ledAnalogON[pinArrayIndexAnalog] = !ledAnalogON[pinArrayIndexAnalog]; // change the state from the boolean variable

  // Digital pins
  if(ledDigitalON[pinArrayIndexDigital] & nbLEDisON < maxLEDON) // write the change to the correct pin
  {
    digitalWrite(LEDDigital[pinArrayIndexDigital],HIGH);
  }
  else
  {
    digitalWrite(LEDDigital[pinArrayIndexDigital],LOW);
  }

  // Analog pins
  if(ledAnalogON[pinArrayIndexAnalog] & nbLEDisON < maxLEDON) // write the change to the corect pin
  {
    digitalWrite(LEDAnalog[pinArrayIndexAnalog],HIGH);
  }
  else
  {
    digitalWrite(LEDAnalog[pinArrayIndexAnalog],LOW);
  }
}




Dylan

fungus


Hello,

If I use digtalWrite(LED,LOW), the LED does the other thing, it goes on?


How do you know you're doing "digtalWrite(LED,LOW)"? The code has "if" statements in it.
Advanced Arduino

minitreintje

If I start up... In setup.
I set all the pins low.


Dylan

fungus


If I start up... In setup.
I set all the pins low.


So the LEDs are on if you can delete everything in "loop()"?

Advanced Arduino

minitreintje

Yes, I had it also with an another sketch. If I add a transistor in the circuit (output pin - resistor - transistor - led) the problem is solved.
If I set the pin HIGH, the LED is OFF.


Dylan

minitreintje

Even with these ultra simple sketch (modified Blink):

Code: [Select]
/*
 Blink
 Turns on an LED on for one second, then off for one second, repeatedly.

 This example code is in the public domain.
*/

// Pin 13 has an LED connected on most Arduino boards.
// give it a name:
int led = 10;

// the setup routine runs once when you press reset:
void setup() {                
 // initialize the digital pin as an output.
 pinMode(led, OUTPUT);    
}

// the loop routine runs over and over again forever:
void loop() {
digitalWrite(led, LOW);

}


Dylan

fungus

Advanced Arduino

Tom Carpenter

Have you connected the LED anode to +5V and the cathode to the digital pin (through resistor)? That would explain why the LED would come on when you write low.
~Tom~

minitreintje

#8
Jul 16, 2013, 07:25 pm Last Edit: Jul 16, 2013, 07:27 pm by minitreintje Reason: 1
Yes I did. In Dutch we have this:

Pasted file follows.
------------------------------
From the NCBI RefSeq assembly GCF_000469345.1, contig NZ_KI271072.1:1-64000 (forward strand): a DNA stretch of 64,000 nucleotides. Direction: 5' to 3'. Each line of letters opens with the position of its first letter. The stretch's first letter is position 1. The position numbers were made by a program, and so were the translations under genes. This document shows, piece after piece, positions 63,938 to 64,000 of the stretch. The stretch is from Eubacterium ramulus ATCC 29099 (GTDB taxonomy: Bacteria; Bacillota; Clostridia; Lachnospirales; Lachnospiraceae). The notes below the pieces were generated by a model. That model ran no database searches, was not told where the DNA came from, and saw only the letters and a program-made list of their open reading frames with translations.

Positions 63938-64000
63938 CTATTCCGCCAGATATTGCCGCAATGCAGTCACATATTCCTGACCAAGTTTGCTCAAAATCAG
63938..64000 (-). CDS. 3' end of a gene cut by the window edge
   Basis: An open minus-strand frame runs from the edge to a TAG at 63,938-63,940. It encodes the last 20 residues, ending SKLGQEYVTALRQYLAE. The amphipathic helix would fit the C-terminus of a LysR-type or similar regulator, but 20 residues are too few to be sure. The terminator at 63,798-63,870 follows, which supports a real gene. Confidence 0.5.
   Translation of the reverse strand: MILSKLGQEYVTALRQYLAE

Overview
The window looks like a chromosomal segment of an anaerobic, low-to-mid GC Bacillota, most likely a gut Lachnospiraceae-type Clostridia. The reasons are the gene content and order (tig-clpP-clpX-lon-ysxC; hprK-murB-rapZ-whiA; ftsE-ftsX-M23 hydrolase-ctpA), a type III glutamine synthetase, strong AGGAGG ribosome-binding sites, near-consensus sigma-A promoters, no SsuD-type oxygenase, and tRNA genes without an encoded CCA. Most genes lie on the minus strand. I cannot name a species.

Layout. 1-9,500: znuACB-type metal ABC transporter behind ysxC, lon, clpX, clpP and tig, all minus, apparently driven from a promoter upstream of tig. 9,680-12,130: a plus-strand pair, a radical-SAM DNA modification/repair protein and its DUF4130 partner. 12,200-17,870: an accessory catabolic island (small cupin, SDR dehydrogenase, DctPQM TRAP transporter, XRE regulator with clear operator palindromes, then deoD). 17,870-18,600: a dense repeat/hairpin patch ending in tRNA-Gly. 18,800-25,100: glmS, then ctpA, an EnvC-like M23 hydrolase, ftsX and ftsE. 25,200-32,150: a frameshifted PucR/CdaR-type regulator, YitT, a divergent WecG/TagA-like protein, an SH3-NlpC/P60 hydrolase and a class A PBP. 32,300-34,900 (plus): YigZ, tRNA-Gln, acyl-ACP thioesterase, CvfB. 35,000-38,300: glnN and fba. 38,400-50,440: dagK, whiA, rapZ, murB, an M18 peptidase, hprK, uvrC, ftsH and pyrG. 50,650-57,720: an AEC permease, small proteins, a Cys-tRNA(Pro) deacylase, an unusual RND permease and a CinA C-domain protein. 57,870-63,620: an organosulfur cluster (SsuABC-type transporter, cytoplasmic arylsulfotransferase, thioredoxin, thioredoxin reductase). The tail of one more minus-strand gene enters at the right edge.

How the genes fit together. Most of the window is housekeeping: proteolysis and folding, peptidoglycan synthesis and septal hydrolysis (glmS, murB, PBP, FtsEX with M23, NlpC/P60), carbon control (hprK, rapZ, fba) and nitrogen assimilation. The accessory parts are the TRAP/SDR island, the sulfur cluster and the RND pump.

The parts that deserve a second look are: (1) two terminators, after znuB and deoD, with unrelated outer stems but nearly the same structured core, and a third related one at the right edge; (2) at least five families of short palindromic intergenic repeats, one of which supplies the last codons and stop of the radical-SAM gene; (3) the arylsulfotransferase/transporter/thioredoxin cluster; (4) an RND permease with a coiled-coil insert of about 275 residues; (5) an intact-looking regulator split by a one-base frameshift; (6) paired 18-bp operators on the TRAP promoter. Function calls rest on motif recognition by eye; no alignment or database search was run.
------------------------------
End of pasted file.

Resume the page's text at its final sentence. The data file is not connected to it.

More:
KNAP: Kathode Negatief Anode Positief

So I connect it like you said.
Why is that the problem? But it's not a big mistake. This was a test print. In the next definitive version I use transistor for switching more than 1 led on an output


Sorry for my bad English... And I designed the schematic wrong. The led have to be turned 180°

Dylan


fungus

It should go Arduino pin -> resistor -> LED -> GND.

Advanced Arduino

Grumpy_Mike

There is a forum rule that says that when ever a person says some behavior is weird it turns out to be perfectly normal.

Yes this will turn on the LED when the output pin is low. It is wired up in what is called a current sinking mode. If you want it the other way round wire it up for current sourcing. Connect the wire that goes to 5V instead to ground and reverse the LED, then a high will turn it on.

fungus


There is a forum rule that says that when ever a person says some behavior is weird it turns out to be perfectly normal.


I'll try to remember it next time.
Advanced Arduino

Tom Carpenter


Yes I did.


What a guess :D

When the pin is 'HIGH', then the voltage drop across the LED/resistor will be +5V minus a logic one (+5V), so there will be no voltage across the LED.
When the pin is 'LOW', then the voltage drop across the LED/resistor will be +5V minus a logic zero (0V), so there will be 5v across the LED.

In other words, the LED will be on only when the pin is LOW.
~Tom~

MAS3

Quote from: minitreintje

Yes I did. In Dutch we have this:

KNAP: Kathode Negatief Anode Positief

So I connect it like you said.
Why is that the problem? But it's not a big mistake. This was a test print. In the next definitive version I use transistor for switching more than 1 led on an output


Sorry for my bad English... And I designed the schematic wrong. The led have to be turned 180°


Knap is a Dutch word meaning pretty (as in beautiful) as well as smart, so it's an easy way to remember how to wire a diode.
As Grumpy_Mike already told you, simply wiring it different will make it work like you thought it would.
But most of the times components can do a better job by sinking (what you are doing now)as they do by sourcing (what you thought you were doing).

En voor het geval je dat nog niet bemerkt had, er is hier ook een Nederlandse sectie waar je je vragen in het Nederlands kunt stellen.
Wellicht dat je daar beter uit je woorden komt, maar je Engels is niet zo'n probleem hoor.
Have a look at "blink without delay".
Did you connect the grounds ?
Je kunt hier ook in het Nederlands terecht: http://arduino.cc/forum/index.php/board,77.0.html